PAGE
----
Vicky Mochama is a contributing columnist for The Globe and Mail.
I’m considering a career switch. Sure, working in journalism has many benefits, but almost none of them are actual health benefits. I’m looking for something more stable and respected, like becoming a mob enforcer, or even a soldier of fortune.
No, rather than waiting to inevitably not survive a round of media-industry layoffs, I’m looking for a job with guaranteed time-in and a predictable way of exiting. I have a couple years of work experience under my belt and I can capably Google how a pivot table works, so I think I’m ready for something at the executive level.
Luckily for me, there are a few positions open that fit the bill.
I hear the RCMP are looking for a new top cop after Brenda Lucki became the first woman to hold and then resign from the job. Similarly, Nicola Sturgeon – borrowing a few dance steps from the former prime minister of Aotearoa-New Zealand, Jacinda Ardern – gracefully announced last week she would bow out as Scotland’s first minister after being the first woman to hold the post, and doing so for a record eight years. Women: always at the vanguard!
(I did feel a swell of sympathy for our own Prime Minister when Ms. Ardern left. A woman a world away leaves a job, and some media side-eye Justin Trudeau asking, “So is it the stationery you need help with, or?”)
But the job I’m looking for is closer to home.
On Feb. 10, after the Toronto Star reported that he’d had an inappropriate relationship with a staffer, John Tory announced that he would be resigning as mayor. The resignation announcement followed a traditional script: a hastily assembled press conference about a man’s sexual misdeed(s), a brief but sure-to-blame-a-woman statement, followed by a swift exit from the room. But then, to the confusion of the press and the dismay of his political enemies, Mr. Tory proceeded to linger over a budget debate for a full week before officially leaving office.
John Tory cracked open a fissure in time and space: For a week in Toronto, a resignation could be said to be both in effect and not, definitely happening and clearly not – a sort of Schrödinger’s quit. From the promoter of a rail-deck park and SmartTrack, here was yet another innovation: the tantric resignation.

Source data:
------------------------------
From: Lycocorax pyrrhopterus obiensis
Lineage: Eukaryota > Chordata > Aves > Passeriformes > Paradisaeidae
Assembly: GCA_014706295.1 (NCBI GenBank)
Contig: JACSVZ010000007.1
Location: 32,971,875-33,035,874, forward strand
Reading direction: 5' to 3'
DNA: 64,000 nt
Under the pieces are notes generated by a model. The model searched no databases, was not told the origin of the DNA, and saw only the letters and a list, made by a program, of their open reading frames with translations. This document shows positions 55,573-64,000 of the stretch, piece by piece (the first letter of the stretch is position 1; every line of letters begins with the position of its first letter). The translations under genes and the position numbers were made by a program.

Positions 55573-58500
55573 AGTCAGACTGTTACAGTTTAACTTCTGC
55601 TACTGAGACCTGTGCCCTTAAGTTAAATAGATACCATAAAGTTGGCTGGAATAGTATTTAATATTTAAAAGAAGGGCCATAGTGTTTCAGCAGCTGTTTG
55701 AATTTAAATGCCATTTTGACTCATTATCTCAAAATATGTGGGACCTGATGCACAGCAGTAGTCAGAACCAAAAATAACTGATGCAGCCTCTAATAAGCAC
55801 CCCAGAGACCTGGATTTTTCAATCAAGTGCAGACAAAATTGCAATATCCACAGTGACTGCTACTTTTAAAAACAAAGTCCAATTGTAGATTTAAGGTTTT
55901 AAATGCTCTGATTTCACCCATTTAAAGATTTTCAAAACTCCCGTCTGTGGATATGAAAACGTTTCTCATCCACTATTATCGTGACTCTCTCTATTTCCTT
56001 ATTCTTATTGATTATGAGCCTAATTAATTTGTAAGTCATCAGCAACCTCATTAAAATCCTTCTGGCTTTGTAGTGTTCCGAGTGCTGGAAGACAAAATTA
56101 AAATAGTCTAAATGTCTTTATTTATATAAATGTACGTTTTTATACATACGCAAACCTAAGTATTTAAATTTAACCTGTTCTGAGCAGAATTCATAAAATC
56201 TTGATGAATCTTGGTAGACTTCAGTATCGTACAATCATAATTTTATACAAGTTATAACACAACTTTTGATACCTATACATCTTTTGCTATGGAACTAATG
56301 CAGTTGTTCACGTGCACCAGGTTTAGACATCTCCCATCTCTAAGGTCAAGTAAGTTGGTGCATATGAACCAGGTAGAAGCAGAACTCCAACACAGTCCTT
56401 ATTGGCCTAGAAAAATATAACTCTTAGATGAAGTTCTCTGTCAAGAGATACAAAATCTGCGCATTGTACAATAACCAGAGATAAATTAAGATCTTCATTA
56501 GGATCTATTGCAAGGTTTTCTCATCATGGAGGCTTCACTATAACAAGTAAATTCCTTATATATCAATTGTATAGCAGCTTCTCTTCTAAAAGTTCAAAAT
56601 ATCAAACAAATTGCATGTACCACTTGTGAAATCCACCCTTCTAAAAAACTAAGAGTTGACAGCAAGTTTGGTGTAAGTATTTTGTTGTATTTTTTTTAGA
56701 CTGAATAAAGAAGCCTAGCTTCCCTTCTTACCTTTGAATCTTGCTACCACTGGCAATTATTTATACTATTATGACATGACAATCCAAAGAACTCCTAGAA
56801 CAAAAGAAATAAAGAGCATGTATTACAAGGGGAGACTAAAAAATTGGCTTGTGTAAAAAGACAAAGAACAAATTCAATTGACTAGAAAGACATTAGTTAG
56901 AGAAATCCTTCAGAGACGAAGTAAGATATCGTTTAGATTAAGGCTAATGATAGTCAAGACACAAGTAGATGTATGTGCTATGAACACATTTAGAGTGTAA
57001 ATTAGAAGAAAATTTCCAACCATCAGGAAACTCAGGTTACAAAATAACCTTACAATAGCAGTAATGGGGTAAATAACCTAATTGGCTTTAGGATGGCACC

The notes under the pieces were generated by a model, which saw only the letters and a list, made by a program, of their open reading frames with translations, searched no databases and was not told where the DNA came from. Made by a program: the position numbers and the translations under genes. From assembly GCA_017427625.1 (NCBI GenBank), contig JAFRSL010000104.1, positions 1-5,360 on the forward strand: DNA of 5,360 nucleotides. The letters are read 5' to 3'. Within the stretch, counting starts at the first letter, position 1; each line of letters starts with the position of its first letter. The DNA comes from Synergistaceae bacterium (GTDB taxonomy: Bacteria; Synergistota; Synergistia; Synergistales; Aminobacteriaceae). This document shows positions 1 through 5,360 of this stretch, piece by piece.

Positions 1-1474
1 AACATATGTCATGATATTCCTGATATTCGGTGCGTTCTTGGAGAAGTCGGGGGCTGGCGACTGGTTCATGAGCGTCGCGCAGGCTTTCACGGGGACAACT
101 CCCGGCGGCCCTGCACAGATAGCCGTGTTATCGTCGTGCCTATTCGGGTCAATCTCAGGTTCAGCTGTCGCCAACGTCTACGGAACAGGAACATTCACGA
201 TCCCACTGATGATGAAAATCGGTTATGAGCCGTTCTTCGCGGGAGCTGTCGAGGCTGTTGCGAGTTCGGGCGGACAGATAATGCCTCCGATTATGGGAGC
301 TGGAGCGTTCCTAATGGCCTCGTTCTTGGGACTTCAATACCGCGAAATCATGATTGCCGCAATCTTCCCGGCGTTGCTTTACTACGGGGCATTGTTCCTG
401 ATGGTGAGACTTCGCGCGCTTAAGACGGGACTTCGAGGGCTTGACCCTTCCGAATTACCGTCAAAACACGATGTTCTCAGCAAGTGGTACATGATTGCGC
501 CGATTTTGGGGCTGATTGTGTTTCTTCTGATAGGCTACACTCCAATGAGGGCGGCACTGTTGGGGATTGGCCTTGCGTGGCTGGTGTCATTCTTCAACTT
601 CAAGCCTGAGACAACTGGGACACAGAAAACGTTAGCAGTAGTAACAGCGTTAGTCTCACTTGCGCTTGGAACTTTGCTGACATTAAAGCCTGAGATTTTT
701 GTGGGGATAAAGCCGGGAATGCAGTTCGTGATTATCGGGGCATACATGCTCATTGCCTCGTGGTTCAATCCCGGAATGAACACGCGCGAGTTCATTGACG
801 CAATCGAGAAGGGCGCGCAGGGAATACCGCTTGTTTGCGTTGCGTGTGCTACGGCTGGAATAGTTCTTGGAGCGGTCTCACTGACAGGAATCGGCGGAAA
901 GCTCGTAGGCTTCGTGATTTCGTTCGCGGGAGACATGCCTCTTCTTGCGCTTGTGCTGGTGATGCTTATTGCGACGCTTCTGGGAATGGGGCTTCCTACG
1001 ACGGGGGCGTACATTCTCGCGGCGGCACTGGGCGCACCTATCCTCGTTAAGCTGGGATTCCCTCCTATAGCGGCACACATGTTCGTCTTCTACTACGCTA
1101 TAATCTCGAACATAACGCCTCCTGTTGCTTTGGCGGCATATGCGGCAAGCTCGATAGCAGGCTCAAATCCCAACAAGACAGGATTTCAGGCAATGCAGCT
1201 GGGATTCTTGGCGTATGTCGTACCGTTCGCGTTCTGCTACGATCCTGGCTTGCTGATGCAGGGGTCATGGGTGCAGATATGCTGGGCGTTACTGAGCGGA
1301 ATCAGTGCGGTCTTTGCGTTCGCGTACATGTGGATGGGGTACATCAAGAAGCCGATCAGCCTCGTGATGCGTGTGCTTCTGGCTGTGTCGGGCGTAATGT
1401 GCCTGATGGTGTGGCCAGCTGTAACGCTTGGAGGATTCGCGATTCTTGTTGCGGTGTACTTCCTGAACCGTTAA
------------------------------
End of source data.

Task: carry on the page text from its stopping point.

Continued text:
These announcements suggest not only the opportunity for the career of a lifetime, but also a world of possibility.
Politicians can’t be fired like regular employees; they are simply allowed to instigate some paperwork and leave, apparently whenever they choose. The only problem is that actually being a politician seems undignified, usually involving some combination of scandal, burnout or incompetence – a.k.a., the Liz Truss Trifecta. If only I could become an office-holder without sacrificing my remaining dignity.
Then, I realized I could – the best time to resign a job is immediately after starting it.
To become a politician, one simply has to become a candidate. There may yet be forms to fill and qualifications to meet, like “live in Aotearoa-New Zealand” and other such exclusionary demands, but the first step to becoming a candidate is to simply declare one’s candidacy.
After that, the only rational move is to resign at the same press conference/media availability/coffee klatch where you’ve announced your foray into politics.
The press may be confused. At this point, in the interests of openness and transparency, take no questions. Some might say that it’s premature to resign from a job that one does not technically – and surely, it’s just a technicality – have. They would be wrong. It’s exactly that kind of maverick thinking that makes for such an excellent never-ran, never-disgraced politician.
In her recent testimony to the Parliamentary ethics committee, Liberal International Trade Minister Mary Ng said that her “mistake” was not that her office awarded a government contract to a firm co-founded by a longtime friend, but that she failed to recuse herself from the decision. Many have called for her resignation, including this paper’s editorial board. But Ms. Ng’s true error has already been made: Had she wanted to fully avoid any ethical lapses, she should have resigned from office in 2017, when she first ran for it.
I’m not sure where Canada’s innovation strategy stands on time travel, so this advice is largely for future generations of politicians who grew up in the age between ICQ and Snapchat. For our current crop, though, it still isn’t too late to resign out of ennui. It is every politician’s right, even failed ones – maybe especially failed ones – to be assured of a cushy law-firm or teaching gig, maybe the occasional four-to-eight-digit speaking opportunity.
Yes, I think I’ve found the job for me. All I have to do is resign before I’ve even begun.